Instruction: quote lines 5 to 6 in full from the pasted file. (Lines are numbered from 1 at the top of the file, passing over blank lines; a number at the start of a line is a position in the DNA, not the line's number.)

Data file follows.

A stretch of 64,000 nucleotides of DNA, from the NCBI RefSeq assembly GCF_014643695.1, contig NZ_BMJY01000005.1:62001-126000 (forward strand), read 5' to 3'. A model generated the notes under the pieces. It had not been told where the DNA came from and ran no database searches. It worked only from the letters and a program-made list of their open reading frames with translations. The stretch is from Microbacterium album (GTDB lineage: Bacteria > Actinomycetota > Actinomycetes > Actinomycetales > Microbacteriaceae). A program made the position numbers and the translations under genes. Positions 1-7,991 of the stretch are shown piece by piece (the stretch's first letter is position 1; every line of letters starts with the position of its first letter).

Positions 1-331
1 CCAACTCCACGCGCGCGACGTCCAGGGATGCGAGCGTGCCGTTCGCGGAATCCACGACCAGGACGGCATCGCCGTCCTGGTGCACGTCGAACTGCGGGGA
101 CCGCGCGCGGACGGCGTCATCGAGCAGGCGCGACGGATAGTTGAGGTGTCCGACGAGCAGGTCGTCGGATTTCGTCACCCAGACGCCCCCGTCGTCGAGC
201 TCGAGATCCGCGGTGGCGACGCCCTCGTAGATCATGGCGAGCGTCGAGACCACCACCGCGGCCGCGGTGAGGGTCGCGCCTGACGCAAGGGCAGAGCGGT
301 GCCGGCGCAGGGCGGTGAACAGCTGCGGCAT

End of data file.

201 TCGAGATCCGCGGTGGCGACGCCCTCGTAGATCATGGCGAGCGTCGAGACCACCACCGCGGCCGCGGTGAGGGTCGCGCCTGACGCAAGGGCAGAGCGGT
301 GCCGGCGCAGGGCGGTGAACAGCTGCGGCAT